A Cidade dos Abismos, a film with a trans protagonist is highlighted in Lisbon

From personal experience, Priscyla Betim developed the argument of The City of Abysses, feature film with a timeless setting, signed alongside Renato Coelho. The film follows Gloria, a trans woman, Bia, a middle-class young woman from São Paulo, and Kakule, an African immigrant, who witness a murder on Christmas Eve. We had the opportunity to chat with both of them to learn more about the production.

The path from experimental shorts to feature films

Priscyla and Renato’s career as filmmakers is based on the idea of ​​making films with as few people as possible. As the director explained, “making films demands a lot of people involved in the team and what we wanted was to try something simpler and more spontaneous”. According to her, Renato “already researched the filmmaker’s work Jairo Ferreira and her work with Super 8 (camera from the 1960s/70s)” and, similarly, in her Masters, she started to research the work of Jonas Mekas.

The city of the Abysses priscyla Betim Renato rabbit

Screenshot interview/personal file Yasmine Evaristo

At first, pair decided to make short films that embraced experimental cinema. So they spent “a decade developing short films in analogue format, art films and experimental films”. In addition, said Priscyla, their creation and execution process did not require a script, however, when thinking about the feature, the script became necessary. She stated, “I wasn’t inexperienced, but I had only written screenplays during college, as documentary film gives you more freedom.”

Renato told us that he “got used to making films with few collaborators”. About the financial, he said that “most of the time it was without raising funds by public notice, with their own money and in an artisanal way”. That’s why he “thought he would never make a feature with a traditional narrative”. However, Priscyla’s previous contact with productions in this format facilitated the transition.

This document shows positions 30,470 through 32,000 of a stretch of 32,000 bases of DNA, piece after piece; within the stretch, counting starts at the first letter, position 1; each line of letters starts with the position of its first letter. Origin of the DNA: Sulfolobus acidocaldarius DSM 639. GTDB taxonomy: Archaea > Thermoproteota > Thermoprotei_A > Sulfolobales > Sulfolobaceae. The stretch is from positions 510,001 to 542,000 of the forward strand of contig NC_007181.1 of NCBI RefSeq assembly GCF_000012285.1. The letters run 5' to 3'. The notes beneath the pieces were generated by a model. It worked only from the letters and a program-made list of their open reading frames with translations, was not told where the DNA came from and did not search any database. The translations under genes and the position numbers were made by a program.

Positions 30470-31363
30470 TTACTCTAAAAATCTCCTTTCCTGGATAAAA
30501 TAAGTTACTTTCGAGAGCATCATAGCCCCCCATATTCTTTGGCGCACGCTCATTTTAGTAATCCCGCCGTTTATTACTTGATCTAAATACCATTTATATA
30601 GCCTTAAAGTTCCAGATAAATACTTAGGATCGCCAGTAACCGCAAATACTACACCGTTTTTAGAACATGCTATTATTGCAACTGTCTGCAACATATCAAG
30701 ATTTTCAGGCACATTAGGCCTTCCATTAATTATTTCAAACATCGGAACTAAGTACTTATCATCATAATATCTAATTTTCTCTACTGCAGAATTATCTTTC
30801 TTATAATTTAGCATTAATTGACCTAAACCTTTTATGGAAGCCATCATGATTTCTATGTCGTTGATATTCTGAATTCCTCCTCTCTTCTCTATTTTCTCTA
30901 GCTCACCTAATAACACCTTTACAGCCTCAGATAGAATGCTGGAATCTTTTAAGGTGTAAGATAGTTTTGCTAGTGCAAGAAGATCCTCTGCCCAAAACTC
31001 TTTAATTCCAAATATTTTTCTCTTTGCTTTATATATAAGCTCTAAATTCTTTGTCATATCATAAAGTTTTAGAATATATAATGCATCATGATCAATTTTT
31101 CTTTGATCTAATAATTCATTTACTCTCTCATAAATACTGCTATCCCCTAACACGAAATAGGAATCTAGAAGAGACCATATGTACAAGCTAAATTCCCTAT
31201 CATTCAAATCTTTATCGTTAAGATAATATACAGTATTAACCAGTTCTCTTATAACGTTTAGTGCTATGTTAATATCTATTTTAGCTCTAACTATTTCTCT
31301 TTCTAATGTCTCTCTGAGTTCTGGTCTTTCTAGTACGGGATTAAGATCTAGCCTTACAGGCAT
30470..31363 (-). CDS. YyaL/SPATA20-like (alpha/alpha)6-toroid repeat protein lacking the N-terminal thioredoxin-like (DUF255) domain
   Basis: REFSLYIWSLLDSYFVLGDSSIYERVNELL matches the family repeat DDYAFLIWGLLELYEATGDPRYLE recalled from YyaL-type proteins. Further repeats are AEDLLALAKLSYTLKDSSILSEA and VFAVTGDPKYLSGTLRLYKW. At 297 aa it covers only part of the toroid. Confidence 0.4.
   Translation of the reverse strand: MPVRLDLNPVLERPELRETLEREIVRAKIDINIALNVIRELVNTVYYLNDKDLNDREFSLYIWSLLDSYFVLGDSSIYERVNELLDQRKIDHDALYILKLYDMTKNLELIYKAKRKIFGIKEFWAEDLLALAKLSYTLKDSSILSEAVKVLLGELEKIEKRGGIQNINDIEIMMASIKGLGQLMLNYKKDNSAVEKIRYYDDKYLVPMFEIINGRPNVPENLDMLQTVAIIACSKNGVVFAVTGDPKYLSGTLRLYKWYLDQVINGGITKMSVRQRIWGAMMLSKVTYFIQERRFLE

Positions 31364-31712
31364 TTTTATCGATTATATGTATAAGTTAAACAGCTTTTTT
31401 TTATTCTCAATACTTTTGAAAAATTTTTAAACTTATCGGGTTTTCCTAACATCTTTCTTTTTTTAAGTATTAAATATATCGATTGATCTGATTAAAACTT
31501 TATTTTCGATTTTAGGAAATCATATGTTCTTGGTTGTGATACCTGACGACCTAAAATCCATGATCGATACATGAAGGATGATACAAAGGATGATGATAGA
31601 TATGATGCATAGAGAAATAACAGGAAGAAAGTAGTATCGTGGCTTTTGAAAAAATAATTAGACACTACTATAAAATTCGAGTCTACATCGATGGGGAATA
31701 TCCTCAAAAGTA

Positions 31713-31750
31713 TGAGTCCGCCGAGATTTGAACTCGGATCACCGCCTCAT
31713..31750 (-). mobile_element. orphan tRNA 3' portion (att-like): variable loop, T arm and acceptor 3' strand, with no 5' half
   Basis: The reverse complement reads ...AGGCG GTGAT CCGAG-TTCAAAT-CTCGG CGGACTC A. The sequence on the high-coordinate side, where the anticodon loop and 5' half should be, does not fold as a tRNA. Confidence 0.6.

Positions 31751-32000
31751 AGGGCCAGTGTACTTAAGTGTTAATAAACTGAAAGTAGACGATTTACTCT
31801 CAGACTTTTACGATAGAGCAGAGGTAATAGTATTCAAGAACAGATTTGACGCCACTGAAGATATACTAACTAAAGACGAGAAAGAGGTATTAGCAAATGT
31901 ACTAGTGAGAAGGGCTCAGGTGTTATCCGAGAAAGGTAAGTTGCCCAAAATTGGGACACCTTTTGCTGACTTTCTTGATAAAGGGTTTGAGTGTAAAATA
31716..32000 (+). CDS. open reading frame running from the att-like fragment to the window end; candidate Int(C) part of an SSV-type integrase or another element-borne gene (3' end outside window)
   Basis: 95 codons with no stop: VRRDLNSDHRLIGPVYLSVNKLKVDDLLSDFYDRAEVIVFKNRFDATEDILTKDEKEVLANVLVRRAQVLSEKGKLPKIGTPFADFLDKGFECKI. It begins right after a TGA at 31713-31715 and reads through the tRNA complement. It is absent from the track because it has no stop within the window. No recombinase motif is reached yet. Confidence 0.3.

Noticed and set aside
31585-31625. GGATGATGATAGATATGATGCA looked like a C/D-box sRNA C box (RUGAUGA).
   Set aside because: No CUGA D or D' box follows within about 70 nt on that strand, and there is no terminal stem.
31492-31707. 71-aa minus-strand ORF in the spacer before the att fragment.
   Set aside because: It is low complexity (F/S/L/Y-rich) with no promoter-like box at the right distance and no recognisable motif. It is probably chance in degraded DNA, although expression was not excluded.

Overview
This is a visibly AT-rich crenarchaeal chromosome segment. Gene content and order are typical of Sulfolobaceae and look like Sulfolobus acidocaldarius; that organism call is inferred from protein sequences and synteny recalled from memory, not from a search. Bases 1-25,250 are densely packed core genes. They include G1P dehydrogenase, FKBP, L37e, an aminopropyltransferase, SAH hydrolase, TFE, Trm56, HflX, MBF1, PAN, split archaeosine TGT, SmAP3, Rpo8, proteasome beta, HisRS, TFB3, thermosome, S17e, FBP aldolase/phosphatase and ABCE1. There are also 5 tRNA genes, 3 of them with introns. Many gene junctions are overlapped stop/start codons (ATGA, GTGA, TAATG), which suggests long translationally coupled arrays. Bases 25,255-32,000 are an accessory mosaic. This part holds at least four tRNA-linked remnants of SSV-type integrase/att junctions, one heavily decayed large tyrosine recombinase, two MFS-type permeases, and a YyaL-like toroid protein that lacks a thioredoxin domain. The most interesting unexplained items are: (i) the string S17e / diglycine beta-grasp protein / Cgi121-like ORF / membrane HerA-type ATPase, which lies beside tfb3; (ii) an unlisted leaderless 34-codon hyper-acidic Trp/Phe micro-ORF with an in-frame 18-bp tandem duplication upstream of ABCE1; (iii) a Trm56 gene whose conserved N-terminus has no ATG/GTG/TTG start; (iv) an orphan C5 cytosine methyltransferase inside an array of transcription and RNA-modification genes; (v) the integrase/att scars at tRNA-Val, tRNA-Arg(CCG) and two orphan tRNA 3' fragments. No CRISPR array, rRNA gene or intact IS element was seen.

New format, new challenge

the city of the abysses


For Priscyla, “developing a script and a narrative without abandoning the format that became characteristic of what we were doing a decade ago” was a challenge. Renato added, “doing something with an experimental footprint and at the same narrative” scared, but at the same time motivated the production.

The two also pointed out as a challenge to work with a large team, as “although the functions were delimited, in practice everything was done in an eventually collaborative way. Shooting on film, with several actors, locations demands time, money and a lot of work”. However, everything went well and Priscyla told us that she was “very happy because her team was like a gift”. Renata Jardim, producer of The City of Abysses, was appointed by the two as responsible for bridging the gap between them and the people on the team.

Seventies and Eighties Aesthetics: the memory of authorial cinema

the city of the abysses


Asked about the similarity the film has with national cinema classics from the 1970s and 1980s, the pair told us about their aesthetic choices. “In the first feature, there’s a lot of wanting to put everything that we love and that influences us,” said Priscyla. Then she quoted Luiz Rosemberg Filho, the director to which the film was dedicated and completed, “there are choices that were conscious and others that were not”. Namely, the author says that she acted as a director, but also as a movie buff who wanted to honor those she admires.

There is in the film “a reference to Brazilian cinema from the 1970s/80s”, they said, but also to other multi-artists such as the poet Roberto Piva, the singer and songwriter Arrigo Barnabas and the filmmaker Andrea Tonacci, who lent them a camera to shoot two sequences. “The same camera the director used in Bang, Bang (1971), giving materiality to this feeling”. ‘